Khentii, Eastern Mongolia is the birthplace of the Great Emperor Chinggis Khaan. It is situated in a region of great natural beauty, yet only a day’s (331 km) drive from the capital city Ulaanbaatar. It borders in the north with the Russian Federation.
Genghis Khan’s birthplace- Temuujin (Genghis Khan) was the founder and Great Khan (emperor) of the Mongol Empire, which became the largest contiguous empire in history after his demise. He came to power by uniting many of the nomadic tribes of northeast Asia. After founding the Mongol Empire and being proclaimed “Genghis Khan,” he started the Mongol invasions that resulted in the conquest of most of Eurasia.
Highlights: There are many monuments and historical places involved with Genghis Khan, Baldan bereeven Monastery…
Dadal – the birthplace of Genghis Khan – Temuujin (Genghis Khan) was born into the family of Yesugei Baatar in 1162 at a place called Deluun Boldog by the Onon river in Dadal soum of Khentii aimag. Beginning from 1185, Temuujin directed a military campaign to unite the Mongolian people, which was at that time divided into more than 80 feuding ethnic clans. Finally in 1206 the Great Mongol Empire was established and Temuujin was declared Genghis Khan which meant “Great Khaan”.
There are two monuments dedicated to Genghis Khan. One is a large rock in Deluun Boldog with an inscription in old Mongol script marking the birthplace of the Great Khaan. The other monument was inaugurated in 1962 to commemorate the 800th anniversary of Genghis Khan’s birth. It is a life-size figure of Genghis Khan carved on a white stone in the shape of mountain peaks engraved with old Mongol script.
Khan Khentii Mountain National Park is one of the Mongolian natural and historical treasures, declared by UNESCO as world heritage site.
This area is belongs to the native land of Genghis Khan and contains many important historical and cultural sites. Khan Khentii is covered with forests, taiga, and mountain forest steppe. The park’s most spectacular features are its huge granite blocks, extraordinary view and cliffs as well as meadows rich in wild flowers. This place is very suitable for hiking, fishing, and exploring wildlife.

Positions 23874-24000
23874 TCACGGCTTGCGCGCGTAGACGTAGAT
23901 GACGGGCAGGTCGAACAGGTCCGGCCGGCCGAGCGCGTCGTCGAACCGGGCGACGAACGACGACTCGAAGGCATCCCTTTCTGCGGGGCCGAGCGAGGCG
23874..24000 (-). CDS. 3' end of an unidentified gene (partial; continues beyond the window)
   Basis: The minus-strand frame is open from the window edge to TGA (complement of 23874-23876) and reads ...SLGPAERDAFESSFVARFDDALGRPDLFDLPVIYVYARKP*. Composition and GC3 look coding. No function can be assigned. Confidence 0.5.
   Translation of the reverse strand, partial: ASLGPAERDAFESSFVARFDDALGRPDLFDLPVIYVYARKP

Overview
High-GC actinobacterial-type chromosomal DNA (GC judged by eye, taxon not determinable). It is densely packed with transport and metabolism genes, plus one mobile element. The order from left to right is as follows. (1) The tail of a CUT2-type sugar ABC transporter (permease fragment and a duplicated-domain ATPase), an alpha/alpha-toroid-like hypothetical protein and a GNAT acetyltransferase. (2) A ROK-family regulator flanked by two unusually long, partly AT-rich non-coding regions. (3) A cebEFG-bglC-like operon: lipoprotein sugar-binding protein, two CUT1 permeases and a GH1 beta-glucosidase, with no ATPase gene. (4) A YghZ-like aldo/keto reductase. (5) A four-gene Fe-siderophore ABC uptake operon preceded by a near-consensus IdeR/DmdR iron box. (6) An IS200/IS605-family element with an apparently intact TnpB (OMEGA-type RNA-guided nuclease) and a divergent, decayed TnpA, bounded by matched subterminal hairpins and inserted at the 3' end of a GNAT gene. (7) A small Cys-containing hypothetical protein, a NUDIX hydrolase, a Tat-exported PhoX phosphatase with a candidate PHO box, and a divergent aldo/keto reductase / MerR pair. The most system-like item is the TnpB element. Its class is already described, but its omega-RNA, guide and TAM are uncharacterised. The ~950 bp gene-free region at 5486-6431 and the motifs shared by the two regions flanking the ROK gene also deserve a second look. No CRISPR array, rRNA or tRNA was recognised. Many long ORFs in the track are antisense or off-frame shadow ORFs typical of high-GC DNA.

Baldan Breeven Monastery is located in small but beautiful valley in the Khan Khentii Mountains, 300 km northeast from Ulaanbaatar. The history of the monastery began in the late 1700s, when His Lofty Noble Holiness Zanabazar sent a group of monks to find a suitable place to establish a monastery in the east of the country. In their search the monks discovered a valley in an extraordinary geographical position, with auspicious omens such as rocks shaped in the form of powerful animals.
Construction of the monastery was completed in the 1780s and it became the Buddhist center of the east. Besides that, local people believed that the monastery was the holiest place in the world to go to for a pilgrimage to purify oneself from evil deeds. The monastery was completely destroyed during the 1930s and later reconstructed.
This beautiful small lake as named Blue Lake (Khokh Nuur) is situated in Khan Khentii National Park and surrounded forested Mountains. The lake is involved with Chinggis Khan’s history, beginning in 1185, Temujin directed a military campaign to unite the Mongolian people, which at the time were divided into more than 80 ethnic clans. In 1189 at ‘Black Heart Blue Lake’ he was chosen by his peers to become king of all Mongols and was given the title “Chinggis (Genghis) Khaan.”